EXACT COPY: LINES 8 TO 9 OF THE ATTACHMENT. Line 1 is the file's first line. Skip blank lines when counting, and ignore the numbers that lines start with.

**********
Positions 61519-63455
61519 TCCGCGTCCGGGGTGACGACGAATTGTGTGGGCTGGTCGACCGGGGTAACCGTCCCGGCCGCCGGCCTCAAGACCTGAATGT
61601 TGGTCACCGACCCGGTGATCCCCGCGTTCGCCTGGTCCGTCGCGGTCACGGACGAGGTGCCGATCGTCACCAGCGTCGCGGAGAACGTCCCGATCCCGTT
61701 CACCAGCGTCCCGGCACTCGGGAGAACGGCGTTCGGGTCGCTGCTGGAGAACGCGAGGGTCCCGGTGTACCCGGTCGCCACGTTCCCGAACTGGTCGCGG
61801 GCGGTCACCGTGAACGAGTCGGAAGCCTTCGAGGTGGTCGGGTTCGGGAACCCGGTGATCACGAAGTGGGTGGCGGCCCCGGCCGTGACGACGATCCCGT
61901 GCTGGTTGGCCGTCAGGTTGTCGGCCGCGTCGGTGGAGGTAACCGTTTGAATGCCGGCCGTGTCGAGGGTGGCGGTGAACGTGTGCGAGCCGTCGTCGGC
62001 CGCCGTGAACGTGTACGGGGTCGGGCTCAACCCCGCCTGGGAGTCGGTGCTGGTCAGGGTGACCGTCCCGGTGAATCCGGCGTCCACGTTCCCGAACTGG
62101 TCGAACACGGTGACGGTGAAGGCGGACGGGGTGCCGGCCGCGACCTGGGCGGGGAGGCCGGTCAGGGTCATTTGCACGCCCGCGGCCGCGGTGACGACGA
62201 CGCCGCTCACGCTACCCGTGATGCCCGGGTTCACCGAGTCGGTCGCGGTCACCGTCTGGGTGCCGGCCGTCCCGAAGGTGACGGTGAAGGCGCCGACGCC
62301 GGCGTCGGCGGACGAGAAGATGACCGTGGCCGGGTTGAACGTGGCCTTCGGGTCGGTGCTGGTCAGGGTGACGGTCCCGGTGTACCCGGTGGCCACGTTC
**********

62101 TCGAACACGGTGACGGTGAAGGCGGACGGGGTGCCGGCCGCGACCTGGGCGGGGAGGCCGGTCAGGGTCATTTGCACGCCCGCGGCCGCGGTGACGACGA
62201 CGCCGCTCACGCTACCCGTGATGCCCGGGTTCACCGAGTCGGTCGCGGTCACCGTCTGGGTGCCGGCCGTCCCGAAGGTGACGGTGAAGGCGCCGACGCC